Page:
Unfortunately, Himalayan salt and sea salt have just as much sodium as table salt. They do have additional essential minerals, but the amounts are insignificant nutritionally. The claims on the healthfulness of these salts, such as reducing muscle cramping and maintaining normal pH balance, are also true of any form of salt.

Although specialty salts are not different nutritionally, they do add different qualities to food. The minerals in some salts give them distinct colors and flavors. For example, Himalayan pink salt is chosen for its attractive color. Volcanic black salt, whether from Hawaii or the Himalayas, is high in sulfur giving it an egg-like flavor; it is often used in Indian and vegan dishes. The size of the salt grain affects both taste and texture. Larger, coarser salt granules or flakes such as Kosher salt and Flake salt offer a burst of flavor and a crunchier texture. They are best sprinkled on foods just before or immediately after cooking. Small grains of salt, what we typically think of as table salt, dissolve quickly, distribute evenly, and do not add any crunch. While some salts can be used interchangeably in recipes, choosing a small grain salt for baking is important.  The small grains pack tightly in a measuring spoon, so if you replace a teaspoon of table salt with a teaspoon of coarser Kosher salt you will actually be adding less salt to your cookies. 

Which salt you choose depends on your personal preferences for taste and appearance as well as what works best in your recipe. Nutritionally there are only minute differences in the amounts of sodium and other minerals in different types of salt. Public health guidelines suggest we keep our intake within recommend limits, so pick salts you enjoy and use them in moderation. Despite advertising, none have mystical powers, though the right crunch or color can transform your recipe.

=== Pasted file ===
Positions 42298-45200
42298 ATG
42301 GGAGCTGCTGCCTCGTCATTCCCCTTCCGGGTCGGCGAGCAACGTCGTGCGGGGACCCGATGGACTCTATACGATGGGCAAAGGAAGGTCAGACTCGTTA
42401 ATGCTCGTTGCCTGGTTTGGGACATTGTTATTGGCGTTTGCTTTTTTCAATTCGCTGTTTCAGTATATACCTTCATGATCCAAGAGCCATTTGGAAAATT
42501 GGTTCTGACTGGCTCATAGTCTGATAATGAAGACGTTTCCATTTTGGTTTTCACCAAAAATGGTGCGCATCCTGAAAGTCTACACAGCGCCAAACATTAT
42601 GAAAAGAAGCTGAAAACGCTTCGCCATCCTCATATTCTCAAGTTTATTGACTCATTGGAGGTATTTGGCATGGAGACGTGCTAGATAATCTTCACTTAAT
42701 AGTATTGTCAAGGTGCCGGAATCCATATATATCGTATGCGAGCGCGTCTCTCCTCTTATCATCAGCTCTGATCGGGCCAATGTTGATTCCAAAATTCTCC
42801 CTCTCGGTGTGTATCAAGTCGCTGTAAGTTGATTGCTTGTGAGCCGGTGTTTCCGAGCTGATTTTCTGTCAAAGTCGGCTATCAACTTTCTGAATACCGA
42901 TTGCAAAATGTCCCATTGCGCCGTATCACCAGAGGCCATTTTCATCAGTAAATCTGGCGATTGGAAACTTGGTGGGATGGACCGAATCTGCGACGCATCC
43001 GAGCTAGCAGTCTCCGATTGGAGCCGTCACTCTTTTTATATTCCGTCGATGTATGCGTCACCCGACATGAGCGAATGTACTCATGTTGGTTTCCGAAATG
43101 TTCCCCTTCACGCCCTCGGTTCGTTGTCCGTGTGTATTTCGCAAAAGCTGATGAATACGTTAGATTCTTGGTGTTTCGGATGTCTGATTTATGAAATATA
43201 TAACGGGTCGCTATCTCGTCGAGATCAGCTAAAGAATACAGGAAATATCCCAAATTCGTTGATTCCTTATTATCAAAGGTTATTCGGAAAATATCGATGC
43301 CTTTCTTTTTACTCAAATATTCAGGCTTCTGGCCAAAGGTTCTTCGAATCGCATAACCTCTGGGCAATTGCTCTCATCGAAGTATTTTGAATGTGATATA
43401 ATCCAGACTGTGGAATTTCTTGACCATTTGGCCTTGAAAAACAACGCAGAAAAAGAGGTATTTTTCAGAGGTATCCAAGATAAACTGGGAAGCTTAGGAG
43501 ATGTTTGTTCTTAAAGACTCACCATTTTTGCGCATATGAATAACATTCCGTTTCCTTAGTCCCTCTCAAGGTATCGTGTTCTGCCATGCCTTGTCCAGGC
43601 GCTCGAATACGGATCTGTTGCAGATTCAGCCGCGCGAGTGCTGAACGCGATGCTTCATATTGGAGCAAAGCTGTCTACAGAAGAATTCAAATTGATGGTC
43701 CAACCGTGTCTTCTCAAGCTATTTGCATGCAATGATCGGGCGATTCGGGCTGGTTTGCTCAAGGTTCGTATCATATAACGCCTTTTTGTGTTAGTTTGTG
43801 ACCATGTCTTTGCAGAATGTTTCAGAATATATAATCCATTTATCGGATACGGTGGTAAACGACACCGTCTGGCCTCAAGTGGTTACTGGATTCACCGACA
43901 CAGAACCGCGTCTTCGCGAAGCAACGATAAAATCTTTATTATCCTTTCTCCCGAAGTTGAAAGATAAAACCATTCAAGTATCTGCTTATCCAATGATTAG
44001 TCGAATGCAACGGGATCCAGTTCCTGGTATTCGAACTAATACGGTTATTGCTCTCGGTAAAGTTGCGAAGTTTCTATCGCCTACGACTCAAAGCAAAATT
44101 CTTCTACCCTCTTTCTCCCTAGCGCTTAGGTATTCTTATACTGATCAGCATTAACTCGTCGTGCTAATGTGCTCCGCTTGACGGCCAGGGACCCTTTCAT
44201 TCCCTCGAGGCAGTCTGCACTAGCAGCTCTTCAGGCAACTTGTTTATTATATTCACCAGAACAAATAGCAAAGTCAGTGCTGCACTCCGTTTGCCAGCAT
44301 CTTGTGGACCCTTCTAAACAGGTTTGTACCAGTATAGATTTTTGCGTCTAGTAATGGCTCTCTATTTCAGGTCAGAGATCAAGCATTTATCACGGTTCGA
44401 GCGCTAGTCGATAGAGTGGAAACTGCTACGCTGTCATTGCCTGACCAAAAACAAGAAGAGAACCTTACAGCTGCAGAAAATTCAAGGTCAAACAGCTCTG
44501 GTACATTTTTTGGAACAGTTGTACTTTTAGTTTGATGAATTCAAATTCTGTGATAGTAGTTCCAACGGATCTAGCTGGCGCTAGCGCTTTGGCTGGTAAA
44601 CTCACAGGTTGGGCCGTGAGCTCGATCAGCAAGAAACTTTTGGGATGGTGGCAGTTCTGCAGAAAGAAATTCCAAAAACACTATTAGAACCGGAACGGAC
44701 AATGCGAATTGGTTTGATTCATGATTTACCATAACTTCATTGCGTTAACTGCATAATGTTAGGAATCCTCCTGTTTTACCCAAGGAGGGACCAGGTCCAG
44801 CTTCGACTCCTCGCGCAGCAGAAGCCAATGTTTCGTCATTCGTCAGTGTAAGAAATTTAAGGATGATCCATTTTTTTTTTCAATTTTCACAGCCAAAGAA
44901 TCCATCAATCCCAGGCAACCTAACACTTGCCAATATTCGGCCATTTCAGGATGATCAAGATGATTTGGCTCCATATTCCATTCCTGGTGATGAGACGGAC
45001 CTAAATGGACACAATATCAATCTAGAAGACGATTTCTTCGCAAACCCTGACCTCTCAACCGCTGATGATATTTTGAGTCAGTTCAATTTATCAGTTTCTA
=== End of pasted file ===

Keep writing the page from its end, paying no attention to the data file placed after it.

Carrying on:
Download PDF • 247KB



[1] Roberts WC, Roberts WC. Facts and Ideas from Anywhere. Baylor University Medical Center Proceedings. 2001;14(3):314-322. doi:

‌[2] DiNicola C. Everything You Need To Know About Salt. Tasting Table. Published January 26, 2023.

[3] Salt Production and Processing. Morton Salt.

[4] Zeratsky K. Sea salt vs. table salt: What’s the difference? Mayo Clinic. Published 2016.

[6] Zimmermann MB, Andersson M. GLOBAL ENDOCRINOLOGY: Global perspectives in endocrinology: coverage of iodized salt programs and iodine status in 2020. European Journal of Endocrinology. 2021;185(1):R13-R21. doi:

‌[7] Harvard T.H. Chan. Salt and Sodium. The Nutrition Source. Published July 18, 2013.

‌[8] National Academies of Sciences, Engineering, and Medicine; Health and Medicine Division; Food and Nutrition Board; Committee to Review the Dietary Reference Intakes for Sodium and Potassium; Oria M, Harrison M, Stallings VA, editors. Dietary Reference Intakes for Sodium and Potassium. Washington (DC): National Academies Press (US); Summary. National Academies Press (US); 2019.


bottom of page